I prefer to “go somewhere else” to do my long run.  It’s a big world with much to see, and it’s so much more invigorating to run and explore what’s around the next bend.  When I can, I like to do a point-to-point, with the end being home, and I get someone to take me back to my car later.  It’s also easy to drive your route in advance, set up your water stop(s), and take note of any adjustments you’ll have to make on the run.   I don’t advise making home your midpoint – too many distractions when you get there to derail your run.   

Once parked at the start point I don’t waste a lot of time with a pre-run warmups, I just get going.   I’m not running a race.  I like to start slow and warm up as I go.   Maybe I’ll stop after a mile and lightly stretch, but once I’m going I usually don’t feel the need.

Run Already!
After all, that’s what all this is about.  One of the most rewarding moments is when I can start in pre-dawn light and run into the sunrise, breathing in the moist morning air and just listening to the world around me wake up (or sleep in).  It’s these moments that led me to abandon music on my runs.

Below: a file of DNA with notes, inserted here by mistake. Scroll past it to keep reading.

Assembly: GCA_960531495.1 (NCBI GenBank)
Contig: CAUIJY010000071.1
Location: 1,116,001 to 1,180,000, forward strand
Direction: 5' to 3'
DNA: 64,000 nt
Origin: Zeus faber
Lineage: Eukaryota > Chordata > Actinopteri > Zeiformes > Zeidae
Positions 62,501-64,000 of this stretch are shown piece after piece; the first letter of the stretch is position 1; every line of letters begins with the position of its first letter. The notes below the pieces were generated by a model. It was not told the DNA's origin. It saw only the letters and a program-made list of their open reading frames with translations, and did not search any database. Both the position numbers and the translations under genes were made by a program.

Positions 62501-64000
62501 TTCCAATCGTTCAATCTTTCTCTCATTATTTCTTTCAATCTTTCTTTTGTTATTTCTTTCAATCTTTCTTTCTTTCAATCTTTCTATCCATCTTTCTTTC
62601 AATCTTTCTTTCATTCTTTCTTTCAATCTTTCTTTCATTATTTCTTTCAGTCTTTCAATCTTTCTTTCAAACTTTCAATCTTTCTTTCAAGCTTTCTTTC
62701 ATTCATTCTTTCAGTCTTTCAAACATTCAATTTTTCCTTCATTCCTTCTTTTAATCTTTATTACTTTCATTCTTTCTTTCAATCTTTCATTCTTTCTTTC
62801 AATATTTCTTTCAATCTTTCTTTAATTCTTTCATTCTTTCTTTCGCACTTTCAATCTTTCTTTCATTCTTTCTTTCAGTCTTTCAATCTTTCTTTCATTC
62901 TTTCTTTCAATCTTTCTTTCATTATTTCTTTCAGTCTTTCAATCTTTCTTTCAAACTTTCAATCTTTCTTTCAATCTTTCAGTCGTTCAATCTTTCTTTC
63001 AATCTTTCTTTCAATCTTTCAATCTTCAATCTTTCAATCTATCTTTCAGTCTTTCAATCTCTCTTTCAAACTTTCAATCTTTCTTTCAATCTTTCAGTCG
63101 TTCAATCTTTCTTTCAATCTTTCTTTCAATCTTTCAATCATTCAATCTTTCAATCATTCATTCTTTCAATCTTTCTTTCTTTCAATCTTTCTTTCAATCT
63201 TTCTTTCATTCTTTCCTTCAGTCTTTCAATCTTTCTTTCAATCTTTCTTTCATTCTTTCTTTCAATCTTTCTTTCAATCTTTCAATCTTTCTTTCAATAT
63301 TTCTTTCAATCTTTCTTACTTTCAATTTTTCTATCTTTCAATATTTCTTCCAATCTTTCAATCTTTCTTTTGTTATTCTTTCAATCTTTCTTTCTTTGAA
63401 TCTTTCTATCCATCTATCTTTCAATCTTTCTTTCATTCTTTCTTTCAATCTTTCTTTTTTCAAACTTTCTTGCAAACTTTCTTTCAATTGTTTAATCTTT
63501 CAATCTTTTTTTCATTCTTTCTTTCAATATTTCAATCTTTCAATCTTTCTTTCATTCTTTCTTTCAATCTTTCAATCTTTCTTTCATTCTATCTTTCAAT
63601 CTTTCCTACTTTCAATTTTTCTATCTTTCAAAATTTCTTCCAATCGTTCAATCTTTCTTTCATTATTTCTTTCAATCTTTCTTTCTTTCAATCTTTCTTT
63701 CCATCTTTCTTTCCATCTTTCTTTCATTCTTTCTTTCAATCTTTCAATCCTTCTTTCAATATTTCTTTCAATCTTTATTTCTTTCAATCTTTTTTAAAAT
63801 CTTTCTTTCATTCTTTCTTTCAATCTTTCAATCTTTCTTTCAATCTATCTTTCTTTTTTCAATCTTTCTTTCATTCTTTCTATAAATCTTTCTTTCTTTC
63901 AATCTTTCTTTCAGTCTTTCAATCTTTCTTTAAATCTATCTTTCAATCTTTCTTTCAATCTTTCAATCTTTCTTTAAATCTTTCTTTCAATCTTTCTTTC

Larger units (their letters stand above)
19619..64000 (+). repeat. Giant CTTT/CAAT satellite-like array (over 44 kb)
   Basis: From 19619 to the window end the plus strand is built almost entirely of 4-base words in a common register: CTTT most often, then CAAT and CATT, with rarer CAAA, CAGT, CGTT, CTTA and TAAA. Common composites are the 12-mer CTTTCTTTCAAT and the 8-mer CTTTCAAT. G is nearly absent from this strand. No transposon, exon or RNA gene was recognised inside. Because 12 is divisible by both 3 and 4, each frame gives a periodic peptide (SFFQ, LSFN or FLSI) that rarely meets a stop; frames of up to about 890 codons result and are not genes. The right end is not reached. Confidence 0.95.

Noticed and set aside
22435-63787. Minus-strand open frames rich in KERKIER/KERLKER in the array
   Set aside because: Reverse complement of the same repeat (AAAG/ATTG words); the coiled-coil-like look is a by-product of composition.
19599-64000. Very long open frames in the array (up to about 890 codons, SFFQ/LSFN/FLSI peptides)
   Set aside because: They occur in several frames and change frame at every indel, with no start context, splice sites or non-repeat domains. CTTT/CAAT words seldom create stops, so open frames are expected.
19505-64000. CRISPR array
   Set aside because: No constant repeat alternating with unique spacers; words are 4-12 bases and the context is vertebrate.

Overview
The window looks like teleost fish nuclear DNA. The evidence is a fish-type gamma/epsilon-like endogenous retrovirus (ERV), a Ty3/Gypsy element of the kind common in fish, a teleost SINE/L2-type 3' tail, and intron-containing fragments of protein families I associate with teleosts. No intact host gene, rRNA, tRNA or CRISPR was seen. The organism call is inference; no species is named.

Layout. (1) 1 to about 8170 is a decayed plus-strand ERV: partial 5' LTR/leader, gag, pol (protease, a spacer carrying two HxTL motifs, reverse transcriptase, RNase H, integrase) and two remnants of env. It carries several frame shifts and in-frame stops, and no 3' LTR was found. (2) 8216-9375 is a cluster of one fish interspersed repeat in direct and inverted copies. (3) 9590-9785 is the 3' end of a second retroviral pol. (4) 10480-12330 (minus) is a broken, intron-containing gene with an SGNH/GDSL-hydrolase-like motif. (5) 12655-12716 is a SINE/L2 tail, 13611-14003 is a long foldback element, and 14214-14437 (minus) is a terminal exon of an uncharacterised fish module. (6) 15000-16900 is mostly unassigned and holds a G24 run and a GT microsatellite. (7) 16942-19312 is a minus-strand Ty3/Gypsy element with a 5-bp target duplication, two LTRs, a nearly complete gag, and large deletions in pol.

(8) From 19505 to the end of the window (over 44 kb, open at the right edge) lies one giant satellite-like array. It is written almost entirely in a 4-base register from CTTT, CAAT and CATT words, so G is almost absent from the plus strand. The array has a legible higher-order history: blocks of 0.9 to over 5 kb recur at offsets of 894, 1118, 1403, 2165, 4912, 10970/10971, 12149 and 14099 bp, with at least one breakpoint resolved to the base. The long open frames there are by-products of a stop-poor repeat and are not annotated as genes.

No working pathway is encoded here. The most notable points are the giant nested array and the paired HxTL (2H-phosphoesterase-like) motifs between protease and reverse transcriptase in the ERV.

The first couple of miles I’m always checking form, looking at pace, checking stride length, etc. and all of it is unnecessary.  It usually takes me a couple of miles to get out of the “weekday rushed & fussed” run mode, but once I do I enjoy settling into whatever pace and form my body wants to sustain.  I try to let my body adapt whatever I’ve accomplished during the week into the run naturally. 

Once I’m in the long run “zone”, I pay attention to any aches and pains, especially anything new.  I don’t like being hobbled 7 miles from my car or home, so any early warning signs are noted.  I don’t obsess, just notice and then think about something else for a bit.  If it’s something I need to worry about it’ll be back.  By mile 4 I basically know if this is going to be a short run or not.  (Having a short escape route back to your car at this point is good planning!)

What I Think About